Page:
How does the narrator's attitude change towards the raven as "The Raven" progresses?
At first the speaker does not take the Raven very seriously. He assumes it is a tame bird that somehow escaped from its owner and is only seeking temporary shelter. He describes it in a facetious manner.
Not the least obeisance made he; not a minute stopped or stayed he,
But with mien of lord or lady, perched above my chamber door--
He actually smiles at the bird and jokes with it:
Then the ebony bird beguiling my sad fancy into smiling,
By the grave and stern decorum of the countenance it wore...
Tell me what thy lordly name is...
He assumes that the Raven will leave him eventually, and he is still feeling some amusement in the middle of the poem:
But the Raven still beguiling all my sad soul into smiling...
But he begins to speculate about what, if anything, the bird means by ""Nevermore." The narrator is beginning to take the black bird more seriously. The Raven is not a symbol of a lost maiden but a symbol of death and always had been a symbol of death since the saintly days of yore. When we are young we are immortal because we do not know we are mortal. When it occurs to us that some day we are going to die we think it is funny because that event is so far off that the day will never arrive--or maybe somebody will invent an immortality pill before our turn comes! The poem is about the way we view death throughout our lives. At first it seems amusing, then intriguing, then a little frightening, then ominous, then like a big black cloud hanging over us and everyone else, including those we love, and making life seem meaningless and horrible.
The Raven makes the speaker remember his lost Lenore, whom he had hoped to meet again in a later life. Actually the speaker had been half-hoping that the tapping he heard at his window might be the ghost of Lenore, which is why the only word spoken when he looked out the window "was the whispered word, "Lenore?" The name is followed by a question mark to show that the poet is wondering if he is being visited by his dead paramour. When the Raven tells him he will see her "Nevermore," he reacts with anger.
"Prophet!" said I, "thing of evil!--prophet still, if bird or devil--
He asks if there is balm in Gilead? This is a way of asking if there is any truth to the customary, conventional religious answer to the mystery of death, specifically as contained in the Bible. Is there really any hope of resurrection? And the Raven tells him "Nevermore," meaning that death is nothing but eternal oblivion without any hope.
He tries to expel the Raven from his home.
"Be that word our sign of parting, bird or fiend!" I shrieked, upstarting--
This is the speaker's way of saying that he will simply refuse to think about the subject of death. After all, what good is there in thinking about something so unpleasant? But the bird refuses to leave. This is how the shadow of death stays with us as we grow old. We have given up hope and can only await our final hour.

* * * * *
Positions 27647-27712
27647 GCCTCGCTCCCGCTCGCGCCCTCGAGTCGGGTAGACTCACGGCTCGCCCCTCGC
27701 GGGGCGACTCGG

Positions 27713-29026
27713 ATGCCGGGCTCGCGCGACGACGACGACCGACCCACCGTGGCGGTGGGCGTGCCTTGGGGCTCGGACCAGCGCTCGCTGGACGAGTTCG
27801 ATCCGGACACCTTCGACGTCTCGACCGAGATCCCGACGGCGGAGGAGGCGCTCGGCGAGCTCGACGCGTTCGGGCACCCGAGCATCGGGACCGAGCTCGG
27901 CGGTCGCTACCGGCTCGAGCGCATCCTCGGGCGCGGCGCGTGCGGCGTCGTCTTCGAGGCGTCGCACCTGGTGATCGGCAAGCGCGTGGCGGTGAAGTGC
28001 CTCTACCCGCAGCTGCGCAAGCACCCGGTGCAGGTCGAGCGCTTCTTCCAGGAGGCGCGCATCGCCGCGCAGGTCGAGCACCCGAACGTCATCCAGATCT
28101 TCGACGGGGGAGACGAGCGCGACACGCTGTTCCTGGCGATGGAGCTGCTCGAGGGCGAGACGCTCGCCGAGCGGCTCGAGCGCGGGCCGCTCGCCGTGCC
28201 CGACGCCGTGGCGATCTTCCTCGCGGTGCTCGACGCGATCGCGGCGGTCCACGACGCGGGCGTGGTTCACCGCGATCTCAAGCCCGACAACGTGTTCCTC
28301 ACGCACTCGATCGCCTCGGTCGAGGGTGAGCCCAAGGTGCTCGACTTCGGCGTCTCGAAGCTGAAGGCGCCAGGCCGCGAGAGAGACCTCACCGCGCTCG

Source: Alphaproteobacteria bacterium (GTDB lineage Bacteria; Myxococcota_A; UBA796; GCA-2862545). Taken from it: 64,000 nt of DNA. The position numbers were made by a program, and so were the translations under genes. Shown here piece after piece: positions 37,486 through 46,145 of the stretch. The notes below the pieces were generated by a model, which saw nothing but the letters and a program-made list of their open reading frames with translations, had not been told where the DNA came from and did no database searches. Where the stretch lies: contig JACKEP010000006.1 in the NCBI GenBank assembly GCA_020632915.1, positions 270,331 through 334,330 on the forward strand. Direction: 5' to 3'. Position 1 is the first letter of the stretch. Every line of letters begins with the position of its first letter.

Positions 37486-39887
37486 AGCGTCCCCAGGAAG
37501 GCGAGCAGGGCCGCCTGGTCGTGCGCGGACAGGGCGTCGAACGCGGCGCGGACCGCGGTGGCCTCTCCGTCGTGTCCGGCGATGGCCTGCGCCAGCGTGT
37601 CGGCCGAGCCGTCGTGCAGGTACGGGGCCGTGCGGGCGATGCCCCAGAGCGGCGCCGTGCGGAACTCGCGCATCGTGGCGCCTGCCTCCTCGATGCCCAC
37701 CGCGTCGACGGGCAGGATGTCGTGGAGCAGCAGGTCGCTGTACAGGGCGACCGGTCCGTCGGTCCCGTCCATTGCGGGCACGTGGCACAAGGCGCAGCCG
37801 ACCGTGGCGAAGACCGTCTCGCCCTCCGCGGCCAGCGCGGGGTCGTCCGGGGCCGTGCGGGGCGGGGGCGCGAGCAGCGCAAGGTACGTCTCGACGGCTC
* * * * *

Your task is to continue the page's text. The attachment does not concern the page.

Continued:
And my soul from out that shadow that lies floating on the floor|
Shall be lifted--nevermore!
Edgar Allan Poe was preoccupied with death, as shown, for instance, in "The Masque of the Red Death," in which he dwells on the idea that death is inescapable, and in the story "Ligeia," in which he includes the poem "The Conqueror Worm" and has his heroine express the horror and desperation which apparently haunted Poe himself and made him such an unhappy person.
"O God!" half shrieked Ligeia, leaping to her feet and extending her arms aloft with a spasmodic movement, as I made an end of these lines --"O God! O Divine Father! --shall these things be undeviatingly so? --shall this Conqueror be not once conquered? Are we not part and parcel in Thee? Who --who knoweth the mysteries of the will with its vigor? Man doth not yield him to the angels, nor unto death utterly, save only through the weakness of his feeble will."
The narrator of "The Raven" undergoes a range of emotions during his telling of the story. He begins the story in a sad mood because of the death of his love, Lenore; and in a heightened emotional state because of the gloomy literature he has been reading. He is somewhat frightened before realizing the true source of the tapping. At first he is curious to see that the noise he hears comes from a bird, and he seems happy to have some unexpected company in the middle of the night. When it rests upon the bust of the wise Pallas, the narrator considers that the bird, too, is "stately." To his amazement, he realizes that the bird's answer ("Nevermore") to his question makes sense. He becomes more startled at the bird's repeated answer; though it is always the same, the response seems to be a logical one. The narrator eventually becomes rattled; he "shrieked" at his guest. In the end, his view that the bird is infinitely wise causes him to believe tha its answers are in fact truth: That he can never recover from the grief he suffers for the lost Lenore.